Matthew Wood, May 2, 2020

There are so many reasons dogs are considered "Man's Best Friend." They protect us. They provide companionship. They're pretty darn cute.

And if a new study from the University of Wisconsin-Madison School of Veterinary Medicine goes according to plan, they may very well help us find a vaccine that will fight cancer.

"It essentially is looking at a novel technology to create a relevant immune response in dogs before they've developed cancer," says David Vail, an oncology professor and Barbara A. Suran Chair in Comparative Oncology at Wisconsin. "Such that when they do develop cancer, their immune system is primed (with) what to look for to kill the cells before we actually develop cancer. And, if the technology were to work in dogs with cancer and pet dogs with cancer, then clinical trials involving humans would be the follow up to that."

The massive study - in conjunction with Colorado State University and the University of California, Davis - focuses on up to 800 dogs. Each dog will be given a thorough screening to hopefully determine it doesn't have cancer. The control group will then be given an anti-cancer treatment and monitored for the next five years.

They are in the process of screening candidates - healthy dogs of certain breeds from six to 10 years old. The hope is that the vaccine given to dogs will keep them cancer-free, and also give a roadmap for using a similar treatment in humans.

"The goal is to benefit our canine patients and to hopefully be able to prevent cancer in them," says Kara MaGee, first year medical oncology resident at Wisconsin who is working on the study. "Eventually (we want) to move this into humans as well and find something that would be preventative of cancer as opposed to try and treat it after it occurs."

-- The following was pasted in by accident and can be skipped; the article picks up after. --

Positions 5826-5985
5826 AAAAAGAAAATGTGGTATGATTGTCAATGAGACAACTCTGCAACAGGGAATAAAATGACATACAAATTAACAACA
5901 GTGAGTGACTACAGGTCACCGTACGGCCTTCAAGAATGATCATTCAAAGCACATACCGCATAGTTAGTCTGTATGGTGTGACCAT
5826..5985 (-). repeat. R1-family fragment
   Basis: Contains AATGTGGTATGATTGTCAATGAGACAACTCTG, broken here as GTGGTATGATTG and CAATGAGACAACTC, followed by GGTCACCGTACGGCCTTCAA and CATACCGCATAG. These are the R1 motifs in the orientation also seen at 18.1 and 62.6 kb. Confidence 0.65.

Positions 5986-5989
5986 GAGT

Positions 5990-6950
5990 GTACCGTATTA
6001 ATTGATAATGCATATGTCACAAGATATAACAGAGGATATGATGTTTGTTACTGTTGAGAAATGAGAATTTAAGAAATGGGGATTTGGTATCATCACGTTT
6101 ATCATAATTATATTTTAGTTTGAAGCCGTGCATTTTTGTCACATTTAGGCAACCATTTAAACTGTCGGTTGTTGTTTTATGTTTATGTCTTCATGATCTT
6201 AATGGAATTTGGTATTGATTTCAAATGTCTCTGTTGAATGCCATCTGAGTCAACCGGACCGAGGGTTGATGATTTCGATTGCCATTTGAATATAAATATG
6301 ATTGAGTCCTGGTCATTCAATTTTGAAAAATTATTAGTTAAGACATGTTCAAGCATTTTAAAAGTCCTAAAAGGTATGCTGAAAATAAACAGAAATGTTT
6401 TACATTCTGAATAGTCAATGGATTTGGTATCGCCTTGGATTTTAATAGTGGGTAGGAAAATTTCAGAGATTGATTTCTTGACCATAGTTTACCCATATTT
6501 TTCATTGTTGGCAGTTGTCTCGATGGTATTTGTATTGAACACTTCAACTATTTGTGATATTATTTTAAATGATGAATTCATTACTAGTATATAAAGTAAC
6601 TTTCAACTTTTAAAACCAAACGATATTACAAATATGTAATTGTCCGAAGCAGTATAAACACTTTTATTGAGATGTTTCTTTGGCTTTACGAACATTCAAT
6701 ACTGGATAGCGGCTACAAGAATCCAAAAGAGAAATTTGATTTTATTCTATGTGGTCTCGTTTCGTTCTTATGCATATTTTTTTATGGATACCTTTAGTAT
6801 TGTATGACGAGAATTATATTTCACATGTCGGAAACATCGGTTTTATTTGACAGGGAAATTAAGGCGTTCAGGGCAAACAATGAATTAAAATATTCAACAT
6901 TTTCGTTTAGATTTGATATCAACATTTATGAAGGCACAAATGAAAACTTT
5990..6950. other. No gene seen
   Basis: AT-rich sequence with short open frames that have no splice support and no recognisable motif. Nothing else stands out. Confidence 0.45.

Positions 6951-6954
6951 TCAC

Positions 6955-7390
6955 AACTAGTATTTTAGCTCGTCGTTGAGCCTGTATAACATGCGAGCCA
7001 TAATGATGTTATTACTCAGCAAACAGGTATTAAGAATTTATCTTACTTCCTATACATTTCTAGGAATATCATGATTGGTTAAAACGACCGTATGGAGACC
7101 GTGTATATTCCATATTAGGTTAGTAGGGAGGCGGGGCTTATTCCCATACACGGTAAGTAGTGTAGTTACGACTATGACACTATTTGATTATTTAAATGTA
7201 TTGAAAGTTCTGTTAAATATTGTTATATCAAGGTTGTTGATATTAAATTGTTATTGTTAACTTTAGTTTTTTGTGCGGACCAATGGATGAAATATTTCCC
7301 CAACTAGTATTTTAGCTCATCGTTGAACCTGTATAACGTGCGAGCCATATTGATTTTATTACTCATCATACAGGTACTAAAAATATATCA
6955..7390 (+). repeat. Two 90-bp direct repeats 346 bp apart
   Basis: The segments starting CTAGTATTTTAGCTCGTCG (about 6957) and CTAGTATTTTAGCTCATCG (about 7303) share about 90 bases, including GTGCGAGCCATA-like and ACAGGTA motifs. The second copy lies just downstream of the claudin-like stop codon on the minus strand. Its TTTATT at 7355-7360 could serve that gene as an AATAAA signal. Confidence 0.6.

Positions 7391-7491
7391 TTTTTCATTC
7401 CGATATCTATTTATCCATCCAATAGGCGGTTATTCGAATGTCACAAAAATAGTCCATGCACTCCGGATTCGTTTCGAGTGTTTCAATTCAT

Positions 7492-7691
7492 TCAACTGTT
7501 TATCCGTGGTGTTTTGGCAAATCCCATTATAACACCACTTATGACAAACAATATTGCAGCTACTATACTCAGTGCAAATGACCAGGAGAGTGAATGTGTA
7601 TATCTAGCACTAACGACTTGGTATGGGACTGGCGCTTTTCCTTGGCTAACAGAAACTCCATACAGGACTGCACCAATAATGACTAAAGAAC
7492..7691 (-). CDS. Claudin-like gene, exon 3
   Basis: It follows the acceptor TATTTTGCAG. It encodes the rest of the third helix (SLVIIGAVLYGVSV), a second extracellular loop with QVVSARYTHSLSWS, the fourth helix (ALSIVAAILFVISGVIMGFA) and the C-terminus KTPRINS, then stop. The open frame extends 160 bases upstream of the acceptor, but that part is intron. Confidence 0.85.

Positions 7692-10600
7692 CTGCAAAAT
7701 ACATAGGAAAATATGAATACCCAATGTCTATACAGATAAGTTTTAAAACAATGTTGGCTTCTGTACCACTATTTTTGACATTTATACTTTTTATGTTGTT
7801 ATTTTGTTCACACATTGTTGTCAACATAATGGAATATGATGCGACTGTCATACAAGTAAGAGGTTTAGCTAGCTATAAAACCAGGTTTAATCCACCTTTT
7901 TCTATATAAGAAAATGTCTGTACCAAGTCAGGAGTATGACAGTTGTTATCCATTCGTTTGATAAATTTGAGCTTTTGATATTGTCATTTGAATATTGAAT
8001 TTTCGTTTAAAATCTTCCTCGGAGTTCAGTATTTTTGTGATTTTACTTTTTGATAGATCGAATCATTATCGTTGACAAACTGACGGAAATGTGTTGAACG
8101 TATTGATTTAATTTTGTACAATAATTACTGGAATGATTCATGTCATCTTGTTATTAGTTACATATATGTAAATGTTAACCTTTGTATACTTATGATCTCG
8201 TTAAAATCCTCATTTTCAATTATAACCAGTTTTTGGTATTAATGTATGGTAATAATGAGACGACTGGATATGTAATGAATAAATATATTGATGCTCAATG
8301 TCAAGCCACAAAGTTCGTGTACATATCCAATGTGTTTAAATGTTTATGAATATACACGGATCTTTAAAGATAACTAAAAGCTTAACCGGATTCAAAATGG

There are many similarities between dogs and humans, something Vail says he hopes the study is able to take advantage of. One of those is the rate of occurrence of cancer in the general populations.

"The opportunities of this comparative oncology approach is that studying cancer in our pet population may help the human population and vice versa," Vail says. "Dogs and cats get the same types of cancer generally that people do. If you look at them genetically, they're very similar. Many cancer types are almost identical to the human counterpart."

The fact that humans live about seven times longer than dogs is also a benefit, when looking at the study. The researchers hope to be able to see the results of a cancer vaccine in dogs on an escalated time frame. In that regard, they will be able to see if results have the potential of carrying over into humans.

"It's exciting even just getting to know all these owners and the patients who come in and work with them," MaGee says. "And to see them do really well long term would be really exciting, too. Just knowing that you're doing something that's making a difference."